|Rank Among SPs||McHugh||Shoemaker|
In roto leagues both McHugh and Shoemaker have established themselves as top 25 pitchers in baseball despite trailing the league leaders in innings by about 50. They would rank even higher if they had accrued the extra Wins and Ks over the additional innings. This effect is even stronger in points leagues because ratios like ERA and WHIP are less important, in those formats it is all about racking up counting stats, so innings pitched are of paramount importance. That is why these pitchers rank better in 5×5 leagues than in points leagues, but moving forward into next season we should expect that gap to close because both pitchers will surely be starting games from the beginning of the season. The rank scores don’t get us any closer to picking a winner of the Smackdown. Once again the race is too close to call so far.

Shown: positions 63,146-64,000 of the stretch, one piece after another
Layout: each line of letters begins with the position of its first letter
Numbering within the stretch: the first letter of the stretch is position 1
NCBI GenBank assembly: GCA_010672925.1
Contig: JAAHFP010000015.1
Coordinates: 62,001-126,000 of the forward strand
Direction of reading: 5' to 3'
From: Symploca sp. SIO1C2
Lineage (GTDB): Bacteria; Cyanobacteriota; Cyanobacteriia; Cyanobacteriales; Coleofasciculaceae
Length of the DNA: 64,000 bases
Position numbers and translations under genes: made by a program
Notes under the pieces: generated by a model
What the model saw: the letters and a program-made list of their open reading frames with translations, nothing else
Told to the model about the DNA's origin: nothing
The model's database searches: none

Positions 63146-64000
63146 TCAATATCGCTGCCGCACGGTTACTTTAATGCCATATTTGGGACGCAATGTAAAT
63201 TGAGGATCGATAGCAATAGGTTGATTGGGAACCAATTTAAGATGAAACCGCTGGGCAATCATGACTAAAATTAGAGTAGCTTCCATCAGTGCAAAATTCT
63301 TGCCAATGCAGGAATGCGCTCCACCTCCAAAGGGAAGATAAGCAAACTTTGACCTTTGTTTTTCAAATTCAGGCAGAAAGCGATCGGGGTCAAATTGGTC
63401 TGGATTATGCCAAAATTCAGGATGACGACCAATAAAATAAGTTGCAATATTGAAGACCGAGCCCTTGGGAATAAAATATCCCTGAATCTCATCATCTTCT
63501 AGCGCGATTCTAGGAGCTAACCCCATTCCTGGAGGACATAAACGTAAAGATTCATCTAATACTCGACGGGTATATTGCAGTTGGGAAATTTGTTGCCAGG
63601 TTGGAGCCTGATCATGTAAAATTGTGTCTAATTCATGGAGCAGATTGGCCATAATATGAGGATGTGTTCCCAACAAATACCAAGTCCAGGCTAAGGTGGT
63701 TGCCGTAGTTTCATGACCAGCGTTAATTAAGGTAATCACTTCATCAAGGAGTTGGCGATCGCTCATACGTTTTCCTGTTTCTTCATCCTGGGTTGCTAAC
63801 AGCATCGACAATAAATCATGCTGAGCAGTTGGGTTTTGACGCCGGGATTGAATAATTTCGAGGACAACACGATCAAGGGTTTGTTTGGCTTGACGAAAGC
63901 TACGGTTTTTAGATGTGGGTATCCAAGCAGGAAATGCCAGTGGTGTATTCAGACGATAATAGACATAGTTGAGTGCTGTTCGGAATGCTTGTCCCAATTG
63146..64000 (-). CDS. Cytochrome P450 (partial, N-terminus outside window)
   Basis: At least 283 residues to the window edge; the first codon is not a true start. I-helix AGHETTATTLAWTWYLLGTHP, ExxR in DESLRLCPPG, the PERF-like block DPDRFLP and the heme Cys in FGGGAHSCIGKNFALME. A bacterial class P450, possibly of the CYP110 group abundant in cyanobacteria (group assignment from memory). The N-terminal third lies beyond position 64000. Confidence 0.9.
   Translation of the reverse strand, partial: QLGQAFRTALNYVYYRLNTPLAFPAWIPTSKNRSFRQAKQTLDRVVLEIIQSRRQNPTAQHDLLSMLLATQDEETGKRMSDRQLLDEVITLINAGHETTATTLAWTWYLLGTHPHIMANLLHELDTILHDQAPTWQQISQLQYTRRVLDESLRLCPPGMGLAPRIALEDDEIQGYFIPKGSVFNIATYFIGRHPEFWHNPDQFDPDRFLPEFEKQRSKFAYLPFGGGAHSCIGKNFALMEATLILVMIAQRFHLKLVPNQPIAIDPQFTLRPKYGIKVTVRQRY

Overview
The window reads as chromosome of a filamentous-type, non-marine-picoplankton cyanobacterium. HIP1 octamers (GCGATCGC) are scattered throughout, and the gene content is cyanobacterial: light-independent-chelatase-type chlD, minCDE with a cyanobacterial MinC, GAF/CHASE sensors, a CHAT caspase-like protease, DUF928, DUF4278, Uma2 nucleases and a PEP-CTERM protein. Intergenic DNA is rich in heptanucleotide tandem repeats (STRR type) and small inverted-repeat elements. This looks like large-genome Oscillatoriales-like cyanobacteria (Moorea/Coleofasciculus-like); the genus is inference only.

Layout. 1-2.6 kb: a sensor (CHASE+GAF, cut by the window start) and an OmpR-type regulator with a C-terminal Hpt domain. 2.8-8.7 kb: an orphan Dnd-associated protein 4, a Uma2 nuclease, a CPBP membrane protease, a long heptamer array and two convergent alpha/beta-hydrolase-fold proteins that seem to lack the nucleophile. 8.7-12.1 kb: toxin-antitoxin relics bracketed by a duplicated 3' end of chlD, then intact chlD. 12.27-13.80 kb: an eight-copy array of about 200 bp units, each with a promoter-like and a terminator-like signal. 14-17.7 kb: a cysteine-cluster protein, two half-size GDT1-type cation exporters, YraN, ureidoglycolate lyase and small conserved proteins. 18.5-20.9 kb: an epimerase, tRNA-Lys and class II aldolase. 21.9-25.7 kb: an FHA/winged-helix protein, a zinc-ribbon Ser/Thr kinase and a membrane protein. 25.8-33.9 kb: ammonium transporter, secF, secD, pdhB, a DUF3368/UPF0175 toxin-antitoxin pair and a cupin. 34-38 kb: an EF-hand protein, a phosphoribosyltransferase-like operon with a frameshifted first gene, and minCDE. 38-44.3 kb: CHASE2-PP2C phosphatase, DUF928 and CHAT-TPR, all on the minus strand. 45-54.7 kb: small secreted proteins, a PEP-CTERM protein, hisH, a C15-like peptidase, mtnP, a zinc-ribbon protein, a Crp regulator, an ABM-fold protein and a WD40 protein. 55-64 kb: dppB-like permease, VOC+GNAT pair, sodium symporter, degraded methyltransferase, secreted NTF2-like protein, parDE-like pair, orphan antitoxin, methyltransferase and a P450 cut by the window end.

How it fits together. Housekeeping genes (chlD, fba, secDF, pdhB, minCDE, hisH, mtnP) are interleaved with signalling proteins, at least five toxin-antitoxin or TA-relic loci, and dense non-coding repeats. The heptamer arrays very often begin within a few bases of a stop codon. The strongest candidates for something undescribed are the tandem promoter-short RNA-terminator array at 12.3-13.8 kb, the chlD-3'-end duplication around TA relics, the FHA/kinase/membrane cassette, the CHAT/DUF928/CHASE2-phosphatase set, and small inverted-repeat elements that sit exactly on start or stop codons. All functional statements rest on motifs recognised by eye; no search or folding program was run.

We call BABIP and Strand Rate “luck stats” because both of these metrics are largely out of the control of the pitcher. These stats can be used to help determine if a pitcher’s ERA is real or illusory. Both McHugh and Shoemaker have been somewhat fortunate in terms of Strand Rate, which means their ERAs are likely a little better than they should be based on their true performance. McHugh has been a bit lucky with his BABIP as well, whereas Shoemaker has had neutral luck. For this reason I will call Shoemaker a slight winner of the luck stats section of the Smackdown.